Is it Senescence, Senility, or Alzheimer's?
“My dad is only 68 but he’s always forgetting where he puts things. He sometimes can’t remember the right words when he talks and he can’t seem to keep up to speed with a conversation. Last week I found his pen in the fridge. Is this normal for his age or is this the start of Alzheimer’s?”
When I first started nursing we used to talk about the differences between senescence, senility and dementia. Senescence was considered a natural and rather genteel process involving a general slowing down of functions as the person aged. Senility was considered more commonplace but quite normal in that it pointed to loss of memory, some lapses in judgment and greater difficulty in learning new material. Dementia was considered a worsening of senility in which all mental processes were affected and became progressively worse. However, in just a few decades our understanding of mental processes has changed the way we view things.
I began this Sharepost with a question that is fairly typical of several I receive. It taps into the most fundamental question about whether changes in mental function are signs of Alzheimer’s onset. Today, we tend to use the term Mild Cognitive Impairment (MCI) as a way of describing symptoms similar to those outlined in the question. Forgetfulness is something that becomes more common in older people and it’s true to say the distinction between this and MCI can become blurred.
Mild Cognitive Impairment is something the affected person is aware of, as much as it is to those around them. We can all share the experience to some extent. For example, it’s the frustration of not being able to find something you were using just a couple of minutes ago. It’s not remembering the name of someone you were introduced to only yesterday. It’s grinding to a halt in the middle of a sentence because the right word eludes you. Now ramp these experiences to a point where they happen every day, several times a day and you begin to get an idea of what it is like to have a mild cognitive impairment.
Is MCI the precursor to Alzheimer’s?
Not necessarily. First it has to be remembered that MCI can be a feature anxiety, stress, depression or even physical illnesses. It could, for example, appear marked at certain key events in a person’s life, such as the death of a spouse or even retirement.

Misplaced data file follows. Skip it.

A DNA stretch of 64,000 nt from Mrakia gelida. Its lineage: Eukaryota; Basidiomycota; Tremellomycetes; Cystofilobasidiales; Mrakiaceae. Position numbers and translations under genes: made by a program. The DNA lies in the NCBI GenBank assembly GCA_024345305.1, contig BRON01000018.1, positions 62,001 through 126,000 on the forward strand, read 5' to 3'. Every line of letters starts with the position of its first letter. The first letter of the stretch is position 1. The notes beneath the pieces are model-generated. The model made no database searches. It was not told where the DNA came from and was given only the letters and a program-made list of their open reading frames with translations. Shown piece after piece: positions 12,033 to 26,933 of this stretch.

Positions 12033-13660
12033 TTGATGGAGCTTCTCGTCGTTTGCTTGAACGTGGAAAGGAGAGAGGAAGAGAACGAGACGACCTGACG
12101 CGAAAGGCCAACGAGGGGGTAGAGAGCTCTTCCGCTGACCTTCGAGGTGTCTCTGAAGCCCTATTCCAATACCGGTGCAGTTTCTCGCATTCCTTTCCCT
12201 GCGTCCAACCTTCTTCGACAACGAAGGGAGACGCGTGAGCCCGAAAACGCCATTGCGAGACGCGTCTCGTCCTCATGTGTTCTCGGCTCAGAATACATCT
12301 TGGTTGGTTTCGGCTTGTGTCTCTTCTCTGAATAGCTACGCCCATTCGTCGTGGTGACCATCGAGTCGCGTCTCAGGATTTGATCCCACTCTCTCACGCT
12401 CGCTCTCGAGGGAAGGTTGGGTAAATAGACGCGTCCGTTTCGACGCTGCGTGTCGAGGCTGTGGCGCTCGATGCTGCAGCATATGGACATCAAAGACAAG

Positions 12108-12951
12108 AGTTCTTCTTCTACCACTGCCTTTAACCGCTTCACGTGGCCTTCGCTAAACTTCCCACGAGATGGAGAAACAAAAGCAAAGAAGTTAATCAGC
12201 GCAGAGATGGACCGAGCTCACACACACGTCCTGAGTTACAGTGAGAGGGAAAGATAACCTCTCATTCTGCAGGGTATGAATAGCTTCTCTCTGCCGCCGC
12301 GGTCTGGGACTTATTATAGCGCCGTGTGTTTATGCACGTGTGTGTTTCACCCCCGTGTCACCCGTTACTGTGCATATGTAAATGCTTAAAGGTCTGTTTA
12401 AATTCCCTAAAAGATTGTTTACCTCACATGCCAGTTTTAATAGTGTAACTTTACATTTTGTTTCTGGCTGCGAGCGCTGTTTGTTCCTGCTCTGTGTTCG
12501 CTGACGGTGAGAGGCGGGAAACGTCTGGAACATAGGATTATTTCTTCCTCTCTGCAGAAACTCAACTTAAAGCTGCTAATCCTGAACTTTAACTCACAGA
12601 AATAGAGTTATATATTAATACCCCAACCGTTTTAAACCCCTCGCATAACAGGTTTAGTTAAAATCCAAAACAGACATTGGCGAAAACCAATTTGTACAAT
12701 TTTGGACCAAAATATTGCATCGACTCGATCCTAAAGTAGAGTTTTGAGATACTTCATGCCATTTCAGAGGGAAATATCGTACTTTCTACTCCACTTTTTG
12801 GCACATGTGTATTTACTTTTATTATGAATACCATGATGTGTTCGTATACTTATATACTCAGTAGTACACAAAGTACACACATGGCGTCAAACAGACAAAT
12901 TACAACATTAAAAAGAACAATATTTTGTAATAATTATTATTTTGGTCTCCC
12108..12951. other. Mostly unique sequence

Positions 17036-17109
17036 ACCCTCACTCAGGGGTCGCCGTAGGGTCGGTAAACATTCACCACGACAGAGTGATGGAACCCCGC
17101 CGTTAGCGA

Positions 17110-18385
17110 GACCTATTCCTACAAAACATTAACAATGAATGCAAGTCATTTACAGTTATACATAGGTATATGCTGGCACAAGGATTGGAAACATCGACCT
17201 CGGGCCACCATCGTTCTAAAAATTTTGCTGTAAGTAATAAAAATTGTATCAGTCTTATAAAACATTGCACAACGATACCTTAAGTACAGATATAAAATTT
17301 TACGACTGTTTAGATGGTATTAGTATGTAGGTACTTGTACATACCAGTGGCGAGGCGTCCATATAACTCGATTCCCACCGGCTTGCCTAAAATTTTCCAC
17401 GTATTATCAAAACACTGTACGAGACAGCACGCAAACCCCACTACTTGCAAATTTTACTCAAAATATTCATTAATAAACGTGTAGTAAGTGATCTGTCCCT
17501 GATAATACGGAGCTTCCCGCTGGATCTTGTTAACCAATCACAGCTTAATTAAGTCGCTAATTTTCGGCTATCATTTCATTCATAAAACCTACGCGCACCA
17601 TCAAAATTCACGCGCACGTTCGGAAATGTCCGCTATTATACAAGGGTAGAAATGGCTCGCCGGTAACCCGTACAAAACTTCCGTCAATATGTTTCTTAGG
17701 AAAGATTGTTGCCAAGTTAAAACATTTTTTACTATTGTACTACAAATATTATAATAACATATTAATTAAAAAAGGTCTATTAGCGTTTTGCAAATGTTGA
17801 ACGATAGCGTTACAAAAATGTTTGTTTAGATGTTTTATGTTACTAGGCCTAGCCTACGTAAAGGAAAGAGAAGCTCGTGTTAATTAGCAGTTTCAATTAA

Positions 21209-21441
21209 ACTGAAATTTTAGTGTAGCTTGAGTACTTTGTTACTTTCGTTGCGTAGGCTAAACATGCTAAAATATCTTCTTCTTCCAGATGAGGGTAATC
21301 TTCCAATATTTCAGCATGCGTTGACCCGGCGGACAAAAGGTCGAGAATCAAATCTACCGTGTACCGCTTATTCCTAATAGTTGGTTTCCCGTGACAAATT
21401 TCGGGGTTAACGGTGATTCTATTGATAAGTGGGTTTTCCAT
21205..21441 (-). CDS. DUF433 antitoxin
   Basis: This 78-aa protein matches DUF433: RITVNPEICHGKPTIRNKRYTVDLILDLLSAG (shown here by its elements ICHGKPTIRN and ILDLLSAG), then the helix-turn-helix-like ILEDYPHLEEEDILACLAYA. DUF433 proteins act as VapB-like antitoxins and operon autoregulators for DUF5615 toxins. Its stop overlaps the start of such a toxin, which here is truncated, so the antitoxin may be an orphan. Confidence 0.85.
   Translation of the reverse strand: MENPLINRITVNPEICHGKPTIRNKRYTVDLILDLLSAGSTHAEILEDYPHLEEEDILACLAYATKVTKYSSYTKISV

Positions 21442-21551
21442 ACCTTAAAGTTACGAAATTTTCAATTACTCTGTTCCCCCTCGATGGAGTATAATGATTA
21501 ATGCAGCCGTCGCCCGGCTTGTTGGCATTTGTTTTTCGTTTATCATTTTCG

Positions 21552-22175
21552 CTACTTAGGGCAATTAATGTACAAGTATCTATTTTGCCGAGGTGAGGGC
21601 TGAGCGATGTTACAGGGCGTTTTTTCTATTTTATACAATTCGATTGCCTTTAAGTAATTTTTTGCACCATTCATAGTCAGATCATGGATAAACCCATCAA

The very fact of memory loss can itself become a worrying experience. Because the person is aware of the problem it makes them more anxious and symptoms become more severe. In real terms though the person with MCI is still able to shop, handle their finances, cook, and be fully capable in all aspects of daily living.
Although complaints of memory loss are extremely common it is possible that they signal the very early stages of Alzheimer’s. If this is found to be the case the sooner treatment can begin the better.
If symptoms of memory loss are experienced over a period of time it is worth visiting the doctor. Memory loss and mild confusion can sometimes be due to thyroid problems, blood pressure irregularities or vitamin deficiency. Ruling out possible physical causes is often the first step. The doctor may then want to know about the person’s emotional state (anxiety, depression) and may suggest treatment if this is revealed. The doctor may also run some tests to determine the extent of memory loss and whether these fall within the parameters regarded as MCI.
To date there are no simple or effective methods that can determine whether a person who has MCI will go on to develop Alzheimer’s. There is no specific treatment for MCI but there are indications that symptoms may be relieved by medication used for mild to moderate Alzheimer’s.
Family members and loved one’s have a role in encouraging self-help. All the evidence suggests that a person’s lifestyle can have a marked effect on cognitive capabilities and can help prevent Alzheimer’s. For example, physical exercise, good diet, maintaining social contacts, doing crossword puzzles and learning a new language, are all associated with maintaining and even developing cognitive capabilities. Memory lapses can fairly readily be compensated for by use of calendars, diaries or other tools to help things along. This can provide a big boost to confidence, increase the person’s sense of independence, and provide a continued sense of value within their family and community.
Christine Kennard wrote about Alzheimer’s for HealthCentral. She has many years of experience in private and public sector nursing care homes for people with dementia. She has worked in a variety of hospital, public and private health settings and specialized in community nursing. Christine is qualified in group analytic psychotherapy, is registered in general and mental health nursing and has a Masters degree.